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Telehealth Bill Makes Connection in the House

Telehealth Bill Makes Connection in the House

Today we delve into a health care bill that has managed to garner bipartisan support in a divided legislature.

House Bill 1029, which aims to expand telehealth services, was passed unanimously by the House Health, Insurance and Environment Committee last week before making it through the full House this Wednesday on a 58-6 vote. It is now on its way to the Senate.

Its success resulted from the backing of a diverse group of stakeholders, including some who are often on opposing sides of health issues. Physicians and representatives from a hospital association, psychiatric and medical societies, and a health plan all testified in support of the policy.

The bill would change the way that telehealth services are reimbursed. Currently, in counties with populations below 150,000, insurance companies must pay for telehealth visits the same way they pay for in-person appointments. This proposal would end the population limit, making telehealth reimbursable statewide. It also would bar health plans from requiring in-person visits when telehealth is deemed an appropriate alternative.

By way of background, telehealth is an increasingly popular health care delivery method that remotely connects doctors and other health care providers with patients in a different location. It encompasses video consultations, electronic transmission of information such as X-rays and EKGs, and remote observation of a patient’s vital signs. It can occur through computers, tablets or smartphones that use a secure network. HB 1029 originally used the term “telemedicine,” but it was amended at the committee hearing to replace all uses of that term with the more inclusive “telehealth.”

The bill’s strong backing was aided by a number of amendments, including one that would delay the starting date for changes from 2016 to 2017. This means that health plans would not have to re-review their current offerings. The amendment also clarified that health plans will be required to equally reimburse only “participating” – or in-network – providers of telehealth services.

Despite smooth sailing to this point, the bill has pros and cons that could spur a debate in the Senate.

On the positive side, it could increase access to health care for many Coloradans and could also result in savings of both time and money for consumers. Samantha Lippolis, Telehealth Manager at Centura Health, described it as a way to stretch a scarce resource: primary care providers and hard-to-find specialists.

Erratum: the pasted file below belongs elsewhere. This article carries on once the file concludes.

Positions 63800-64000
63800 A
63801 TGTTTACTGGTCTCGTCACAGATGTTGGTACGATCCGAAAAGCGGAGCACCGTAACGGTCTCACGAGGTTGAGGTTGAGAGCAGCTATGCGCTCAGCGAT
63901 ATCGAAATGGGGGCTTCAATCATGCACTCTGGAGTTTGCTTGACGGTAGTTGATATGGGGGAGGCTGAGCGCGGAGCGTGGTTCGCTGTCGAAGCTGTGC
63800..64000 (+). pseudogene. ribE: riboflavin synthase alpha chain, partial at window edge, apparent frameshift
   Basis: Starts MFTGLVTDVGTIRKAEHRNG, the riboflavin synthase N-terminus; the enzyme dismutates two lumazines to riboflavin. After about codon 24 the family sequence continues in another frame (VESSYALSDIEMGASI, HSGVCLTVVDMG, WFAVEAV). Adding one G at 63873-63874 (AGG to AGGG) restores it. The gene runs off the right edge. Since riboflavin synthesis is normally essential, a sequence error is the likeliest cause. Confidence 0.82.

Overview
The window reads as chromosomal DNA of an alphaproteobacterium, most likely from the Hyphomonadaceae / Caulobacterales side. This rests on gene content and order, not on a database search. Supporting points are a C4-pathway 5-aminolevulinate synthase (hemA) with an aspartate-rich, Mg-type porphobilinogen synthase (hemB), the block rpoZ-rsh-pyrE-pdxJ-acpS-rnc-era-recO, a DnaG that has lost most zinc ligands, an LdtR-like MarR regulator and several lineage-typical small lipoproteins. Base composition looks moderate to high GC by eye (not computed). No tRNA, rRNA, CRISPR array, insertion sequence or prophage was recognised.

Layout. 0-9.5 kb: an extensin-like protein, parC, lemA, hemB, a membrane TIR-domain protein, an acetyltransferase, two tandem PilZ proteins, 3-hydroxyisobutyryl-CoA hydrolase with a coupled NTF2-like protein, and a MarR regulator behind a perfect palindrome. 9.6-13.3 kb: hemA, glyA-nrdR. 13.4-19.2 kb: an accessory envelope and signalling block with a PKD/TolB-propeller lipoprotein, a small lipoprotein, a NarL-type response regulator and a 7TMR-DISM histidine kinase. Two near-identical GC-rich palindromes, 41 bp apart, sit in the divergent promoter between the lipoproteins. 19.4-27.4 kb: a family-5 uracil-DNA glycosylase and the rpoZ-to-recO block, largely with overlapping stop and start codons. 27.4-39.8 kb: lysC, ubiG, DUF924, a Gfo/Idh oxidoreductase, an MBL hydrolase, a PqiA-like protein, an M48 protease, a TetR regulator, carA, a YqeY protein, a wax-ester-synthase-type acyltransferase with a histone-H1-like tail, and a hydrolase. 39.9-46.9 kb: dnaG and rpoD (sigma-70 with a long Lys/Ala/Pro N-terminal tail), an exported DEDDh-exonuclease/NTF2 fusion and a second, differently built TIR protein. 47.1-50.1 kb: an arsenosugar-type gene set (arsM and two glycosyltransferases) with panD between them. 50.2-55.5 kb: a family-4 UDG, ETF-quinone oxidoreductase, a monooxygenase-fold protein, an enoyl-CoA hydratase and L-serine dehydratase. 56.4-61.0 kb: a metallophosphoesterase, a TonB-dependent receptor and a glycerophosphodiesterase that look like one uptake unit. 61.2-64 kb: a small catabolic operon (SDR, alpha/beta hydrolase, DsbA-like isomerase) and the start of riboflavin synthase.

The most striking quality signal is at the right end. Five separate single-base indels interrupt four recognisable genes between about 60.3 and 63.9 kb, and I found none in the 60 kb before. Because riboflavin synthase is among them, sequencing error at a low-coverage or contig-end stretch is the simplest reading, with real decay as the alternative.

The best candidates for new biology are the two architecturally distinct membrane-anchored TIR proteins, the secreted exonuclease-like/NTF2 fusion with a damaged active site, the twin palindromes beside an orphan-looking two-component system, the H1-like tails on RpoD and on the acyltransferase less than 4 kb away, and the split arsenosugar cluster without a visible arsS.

A number of physicians testified about patients in both urban and rural settings who had benefitted from videoconferencing and other remote-technology services. The patients included a woman who lives four hours from the specialist treating her for complications from surgery. Dr. Clay Watson said that he is able to meet with the woman via an iPad in her local surgeon’s office. He said those appointments are the only time he is able to be “in the same room” with her surgeon.

Dr. Fred Thomas, Director of Telehealth at Children’s Hospital Colorado, said that behavioral health consultations would be one of the best fits for telehealth services.

While no one testified against the bill, there are potential concerns, including the possibility that telehealth would encourage a greater use of health care services and therefore cause an increase in overall spending. Additionally, the technology costs could be prohibitively expensive for some providers. Telehealth services also depend on consistent broadband connectivity, including in rural areas where that can be problematic.

In addition, a variety of questions remain, including how to determine the appropriate level of malpractice liability for telehealth providers and whether insurance companies can use telehealth physicians to count toward their reported numbers of in-network providers.

Rep. J. Paul Brown (R) posed a question about costs. If telehealth services are cheaper, he asked, why should insurance companies have to pay for them at the same rate as in-person care? Could requiring equal reimbursement prevent potential cost savings to the state? We expect this issue may come up again as the bill progresses to the Senate.

While details and nuances remain to be explored, HB-1029 effectively serves as a case study for how to earn bipartisan support. CHI will continue to follow its progress.